RALEIGH, N.C. — North Carolina’s largest health insurer said Tuesday it’s cutting some individual premiums for the first time in over a quarter century, but next year’s savings on subsidized “Obamacare” coverage would have been much larger if Washington had left the law alone.
Blue Cross and Blue Shield of North Carolina said it proposed prices to state insurance regulators that could lower rates for next year’s Affordable Care Act policies by 4.1 percent on average. North Carolina has one of the country’s highest enrollment levels in ACA policies and Blue Cross has more than 475,000 customers in the plans offered in all 100 counties.
“I’m not aware of any plan of our size, almost 500,000 members, with this amount of decrease,” Chief Executive Officer Patrick Conway said in an interview.
Despite President Donald Trump’s efforts to repeal “Obamacare,” enrollment has stabilized nationally at about 10 million people. After two years of stiff premium hikes, many insurers are making money again. There seems to be little risk of insurers fleeing HealthCare.gov in 2019 as some did in the past.
Several states may see premiums dip, but experts say the outlook is still uncertain and can vary greatly from state to state. Minnesota, which has taken steps to shore up its market, is another state expecting to benefit from lower premiums.
North Carolina’s Blue Cross had sought and received rate increases of between 13.5 percent and 32.5 percent in the four years after the first year ACA-compliant insurance plans began being sold in 2014. Blue Cross said that it lost more than $450 million dollars on the plans in the first three years. The company earned a $118 million profit on “Obamacare” policies in 2017.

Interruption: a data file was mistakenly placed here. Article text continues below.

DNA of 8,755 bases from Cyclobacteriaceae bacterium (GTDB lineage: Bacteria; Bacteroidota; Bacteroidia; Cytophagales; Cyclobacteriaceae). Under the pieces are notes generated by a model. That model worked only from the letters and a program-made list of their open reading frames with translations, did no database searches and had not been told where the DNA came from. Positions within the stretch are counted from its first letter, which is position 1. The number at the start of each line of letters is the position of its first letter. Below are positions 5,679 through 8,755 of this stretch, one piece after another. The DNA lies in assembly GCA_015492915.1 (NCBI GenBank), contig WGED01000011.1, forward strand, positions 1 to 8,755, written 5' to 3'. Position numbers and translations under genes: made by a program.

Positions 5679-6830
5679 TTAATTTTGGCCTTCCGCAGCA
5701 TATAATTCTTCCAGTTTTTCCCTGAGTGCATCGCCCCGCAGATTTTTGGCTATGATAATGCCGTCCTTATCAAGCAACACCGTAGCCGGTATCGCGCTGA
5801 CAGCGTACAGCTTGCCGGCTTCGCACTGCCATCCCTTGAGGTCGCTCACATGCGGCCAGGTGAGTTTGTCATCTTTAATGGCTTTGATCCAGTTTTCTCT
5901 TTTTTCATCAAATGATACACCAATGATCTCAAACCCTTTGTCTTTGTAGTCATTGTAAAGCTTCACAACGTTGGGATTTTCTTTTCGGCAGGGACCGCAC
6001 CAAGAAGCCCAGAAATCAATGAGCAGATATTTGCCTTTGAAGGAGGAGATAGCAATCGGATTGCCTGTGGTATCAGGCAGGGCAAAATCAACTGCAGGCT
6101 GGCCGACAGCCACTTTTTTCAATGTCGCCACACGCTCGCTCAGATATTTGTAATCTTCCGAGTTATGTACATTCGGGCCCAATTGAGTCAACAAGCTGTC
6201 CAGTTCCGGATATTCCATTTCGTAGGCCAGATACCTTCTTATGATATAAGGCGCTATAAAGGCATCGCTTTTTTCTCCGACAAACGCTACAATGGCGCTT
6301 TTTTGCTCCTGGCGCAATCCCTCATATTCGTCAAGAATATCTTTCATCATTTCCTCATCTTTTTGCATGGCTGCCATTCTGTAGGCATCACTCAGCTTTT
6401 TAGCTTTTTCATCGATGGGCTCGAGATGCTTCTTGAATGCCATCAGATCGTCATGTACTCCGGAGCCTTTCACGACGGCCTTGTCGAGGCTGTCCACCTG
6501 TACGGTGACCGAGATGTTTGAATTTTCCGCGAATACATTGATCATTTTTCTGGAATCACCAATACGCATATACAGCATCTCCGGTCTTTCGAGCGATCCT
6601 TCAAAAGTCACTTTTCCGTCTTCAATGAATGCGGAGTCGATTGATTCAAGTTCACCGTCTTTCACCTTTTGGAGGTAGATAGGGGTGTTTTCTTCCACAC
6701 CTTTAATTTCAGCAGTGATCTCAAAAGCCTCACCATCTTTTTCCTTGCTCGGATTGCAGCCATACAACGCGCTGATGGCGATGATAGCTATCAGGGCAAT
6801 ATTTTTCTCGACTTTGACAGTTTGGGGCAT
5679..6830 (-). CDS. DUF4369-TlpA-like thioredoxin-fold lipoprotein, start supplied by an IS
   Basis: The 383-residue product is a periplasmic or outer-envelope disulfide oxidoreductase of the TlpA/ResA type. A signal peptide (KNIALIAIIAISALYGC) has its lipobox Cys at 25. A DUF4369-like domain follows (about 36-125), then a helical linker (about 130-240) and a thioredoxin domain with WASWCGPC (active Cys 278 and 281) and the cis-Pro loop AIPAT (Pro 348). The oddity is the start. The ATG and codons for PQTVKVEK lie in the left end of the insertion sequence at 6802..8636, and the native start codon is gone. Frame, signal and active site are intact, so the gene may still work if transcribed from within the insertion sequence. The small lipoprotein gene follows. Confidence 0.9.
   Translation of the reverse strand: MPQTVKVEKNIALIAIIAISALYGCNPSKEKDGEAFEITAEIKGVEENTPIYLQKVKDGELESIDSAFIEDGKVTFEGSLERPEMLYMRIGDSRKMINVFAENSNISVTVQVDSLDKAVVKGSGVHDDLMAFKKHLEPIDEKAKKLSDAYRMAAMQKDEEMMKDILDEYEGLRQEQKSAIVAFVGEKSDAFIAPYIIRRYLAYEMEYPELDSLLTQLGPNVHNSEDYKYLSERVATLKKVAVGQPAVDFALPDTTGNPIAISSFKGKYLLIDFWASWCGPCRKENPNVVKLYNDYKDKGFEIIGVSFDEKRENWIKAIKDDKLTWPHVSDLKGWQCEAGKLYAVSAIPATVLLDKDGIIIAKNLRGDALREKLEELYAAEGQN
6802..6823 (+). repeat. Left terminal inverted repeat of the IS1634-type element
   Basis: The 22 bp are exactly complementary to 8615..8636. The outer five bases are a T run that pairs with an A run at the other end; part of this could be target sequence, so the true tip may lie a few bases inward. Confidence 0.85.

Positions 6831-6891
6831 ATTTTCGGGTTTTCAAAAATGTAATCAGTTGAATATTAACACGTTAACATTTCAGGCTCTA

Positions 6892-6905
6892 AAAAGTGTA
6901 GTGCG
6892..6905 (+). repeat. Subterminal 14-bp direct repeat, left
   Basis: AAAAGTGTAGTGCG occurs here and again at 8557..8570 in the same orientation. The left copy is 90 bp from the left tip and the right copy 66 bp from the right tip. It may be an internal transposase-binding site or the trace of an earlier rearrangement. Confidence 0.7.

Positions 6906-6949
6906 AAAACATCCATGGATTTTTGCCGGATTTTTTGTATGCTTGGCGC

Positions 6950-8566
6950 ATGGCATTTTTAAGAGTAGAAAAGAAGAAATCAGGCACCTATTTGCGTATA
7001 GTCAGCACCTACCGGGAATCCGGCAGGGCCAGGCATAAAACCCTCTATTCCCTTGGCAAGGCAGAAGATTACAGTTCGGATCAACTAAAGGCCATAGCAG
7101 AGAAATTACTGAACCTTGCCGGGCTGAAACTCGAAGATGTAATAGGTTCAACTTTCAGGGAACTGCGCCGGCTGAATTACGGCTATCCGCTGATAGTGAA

The accounting pluses and minuses that added up to the proposed cut in ACA policy premiums for 2019 came from many factors, but Conway said a big reason was a $120 million reduction in health care costs from newly negotiated deals with doctors and hospitals. Those agreements include Blue Cross and medical providers sharing risks, he said.
“We are now jointly accountable for the quality and total cost of care,” Conway said.
Other factors were Congress suspending a tax on insurers for 2019 and proceeds from last year’s federal income tax cut, the Durham-based company said. Blue Cross didn’t describe how much it saved from the tax cut.
Blue Cross could have lowered average rates by another 18 percent if Congress and the Trump Administration hadn’t eliminated the penalty for people who don’t buy health coverage and a subsidy to insurers, the company said. The changes added uncertainty for insurers that also are working to hold down rising health care costs,
Insurers are skittish because Trump and the GOP-led Congress repealed the tax penalty for people going uninsured, starting next year. That could entice some healthy people to go without coverage.
“There is a huge range so far among states that have made proposed premium hikes public,” said Larry Levitt of the nonpartisan Kaiser Family Foundation. “There’s no question that insurers are building in increases to account for repeal of the individual mandate penalty. On the other hand, insurers have been very profitable. Given how much money insurance companies are making, it’s hard for them to justify big premium increases.”
Blue Cross has been the only insurer offering the subsidized coverage in all 100 North Carolina counties. About 90 percent of the insurer’s customers with ACA plans qualified for subsidies that helped them afford health insurance coverage.
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Associated Press health care reporter Ricardo Alonso-Zaldivar in Washington contributed to this report.